National Storage Affiliates Trust (NYSE:NSA) generated a below-average return on equity of 3.62% in the past 12 months, while its industry returned 7.30%. NSA’s results could indicate a relatively inefficient operation to its peers, and while this may be the case, it is important to understand what ROE is made up of and how it should be interpreted. Knowing these components could change your view on NSA’s performance. Today I will look at how components such as financial leverage can influence ROE which may impact the sustainability of NSA’s returns. View our latest analysis for National Storage Affiliates Trust
Breaking down Return on Equity
Return on Equity (ROE) is a measure of National Storage Affiliates Trust’s profit relative to its shareholders’ equity. For example, if the company invests $1 in the form of equity, it will generate $0.04 in earnings from this. Generally speaking, a higher ROE is preferred; however, there are other factors we must also consider before making any conclusions.
Return on Equity = Net Profit ÷ Shareholders Equity
Returns are usually compared to costs to measure the efficiency of capital. National Storage Affiliates Trust’s cost of equity is 8.49%. Since National Storage Affiliates Trust’s return does not cover its cost, with a difference of -4.88%, this means its current use of equity is not efficient and not sustainable. Very simply, National Storage Affiliates Trust pays more for its capital than what it generates in return. ROE can be dissected into three distinct ratios: net profit margin, asset turnover, and financial leverage. This is called the Dupont Formula:
ROE = profit margin × asset turnover × financial leverage
ROE = (annual net profit ÷ sales) × (sales ÷ assets) × (assets ÷ shareholders’ equity)
ROE = annual net profit ÷ shareholders’ equity
Basically, profit margin measures how much of revenue trickles down into earnings which illustrates how efficient the business is with its cost management. Asset turnover shows how much revenue National Storage Affiliates Trust can generate with its current asset base. And finally, financial leverage is simply how much of assets are funded by equity, which exhibits how sustainable the company’s capital structure is. Since ROE can be inflated by excessive debt, we need to examine National Storage Affiliates Trust’s debt-to-equity level. The debt-to-equity ratio currently stands at a sensible 75.35%, meaning the ROE is a result of its capacity to produce profit growth without a huge debt burden.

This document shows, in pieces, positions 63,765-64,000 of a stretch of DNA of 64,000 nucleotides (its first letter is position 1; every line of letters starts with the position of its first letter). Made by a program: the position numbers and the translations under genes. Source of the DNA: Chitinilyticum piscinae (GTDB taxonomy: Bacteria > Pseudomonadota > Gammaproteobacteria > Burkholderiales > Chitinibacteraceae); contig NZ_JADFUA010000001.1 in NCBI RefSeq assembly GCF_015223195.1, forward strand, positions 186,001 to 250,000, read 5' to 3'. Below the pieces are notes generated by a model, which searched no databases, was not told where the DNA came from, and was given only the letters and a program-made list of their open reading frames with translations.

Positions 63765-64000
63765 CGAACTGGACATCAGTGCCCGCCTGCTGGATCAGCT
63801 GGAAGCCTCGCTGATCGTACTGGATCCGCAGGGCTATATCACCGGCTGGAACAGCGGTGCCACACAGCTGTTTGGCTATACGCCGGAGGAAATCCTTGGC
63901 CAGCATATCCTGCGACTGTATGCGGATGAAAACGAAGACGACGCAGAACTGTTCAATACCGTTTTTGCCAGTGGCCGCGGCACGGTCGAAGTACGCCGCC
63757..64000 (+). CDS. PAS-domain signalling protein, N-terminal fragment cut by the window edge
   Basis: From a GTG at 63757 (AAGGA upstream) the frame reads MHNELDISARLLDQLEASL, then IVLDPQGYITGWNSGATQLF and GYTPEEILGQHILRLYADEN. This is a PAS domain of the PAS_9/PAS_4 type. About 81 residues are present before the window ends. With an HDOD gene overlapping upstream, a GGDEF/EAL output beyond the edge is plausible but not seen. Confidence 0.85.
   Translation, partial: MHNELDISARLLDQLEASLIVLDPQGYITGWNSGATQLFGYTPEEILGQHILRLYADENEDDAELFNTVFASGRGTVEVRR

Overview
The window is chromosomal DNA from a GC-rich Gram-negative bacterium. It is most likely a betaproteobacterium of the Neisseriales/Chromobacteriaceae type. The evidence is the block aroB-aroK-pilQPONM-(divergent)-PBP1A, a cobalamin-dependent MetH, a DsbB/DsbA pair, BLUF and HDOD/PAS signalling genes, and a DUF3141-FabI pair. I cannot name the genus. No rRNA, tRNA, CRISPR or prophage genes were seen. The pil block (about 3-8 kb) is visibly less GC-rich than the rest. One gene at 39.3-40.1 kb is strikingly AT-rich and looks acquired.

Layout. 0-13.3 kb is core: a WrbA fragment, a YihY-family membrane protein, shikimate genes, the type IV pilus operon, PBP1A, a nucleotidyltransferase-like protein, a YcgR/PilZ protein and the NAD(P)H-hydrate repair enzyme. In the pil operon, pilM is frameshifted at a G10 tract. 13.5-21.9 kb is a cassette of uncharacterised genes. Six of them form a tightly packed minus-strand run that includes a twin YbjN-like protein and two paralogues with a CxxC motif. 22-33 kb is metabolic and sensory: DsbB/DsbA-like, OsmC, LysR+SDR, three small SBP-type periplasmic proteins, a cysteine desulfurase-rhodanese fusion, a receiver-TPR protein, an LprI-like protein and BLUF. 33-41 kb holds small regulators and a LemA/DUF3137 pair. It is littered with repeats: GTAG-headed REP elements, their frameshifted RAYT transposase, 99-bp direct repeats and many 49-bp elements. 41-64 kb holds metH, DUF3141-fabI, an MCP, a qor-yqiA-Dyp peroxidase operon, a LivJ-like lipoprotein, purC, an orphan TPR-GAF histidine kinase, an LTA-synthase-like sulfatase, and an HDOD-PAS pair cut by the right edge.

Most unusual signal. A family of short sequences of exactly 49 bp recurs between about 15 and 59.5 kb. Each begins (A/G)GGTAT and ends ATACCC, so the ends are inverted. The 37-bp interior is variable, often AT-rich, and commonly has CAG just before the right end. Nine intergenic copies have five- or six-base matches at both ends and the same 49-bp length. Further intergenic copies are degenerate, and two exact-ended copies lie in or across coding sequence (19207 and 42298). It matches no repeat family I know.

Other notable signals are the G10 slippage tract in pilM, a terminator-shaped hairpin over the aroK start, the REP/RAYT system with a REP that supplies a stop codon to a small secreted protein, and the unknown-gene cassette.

While ROE is a relatively simple calculation, it can be broken down into different ratios, each telling a different story about the strengths and weaknesses of a company. National Storage Affiliates Trust’s below-industry ROE is disappointing, furthermore, its returns were not even high enough to cover its own cost of equity. However, ROE is not likely to be inflated by excessive debt funding, giving shareholders more conviction in the sustainability of returns, which has headroom to increase further. Although ROE can be a useful metric, it is only a small part of diligent research.
For National Storage Affiliates Trust, there are three relevant factors you should further research:
- Financial Health: Does it have a healthy balance sheet? Take a look at our free balance sheet analysis with six simple checks on key factors like leverage and risk.
- Valuation: What is National Storage Affiliates Trust worth today? Is the stock undervalued, even when its growth outlook is factored into its intrinsic value? The intrinsic value infographic in our free research report helps visualize whether National Storage Affiliates Trust is currently mispriced by the market.
- Other High-Growth Alternatives : Are there other high-growth stocks you could be holding instead of National Storage Affiliates Trust? Explore our interactive list of stocks with large growth potential to get an idea of what else is out there you may be missing!
To help readers see pass the short term volatility of the financial market, we aim to bring you a long-term focused research analysis purely driven by fundamental data. Note that our analysis does not factor in the latest price sensitive company announcements.
The author is an independent contributor and at the time of publication had no position in the stocks mentioned.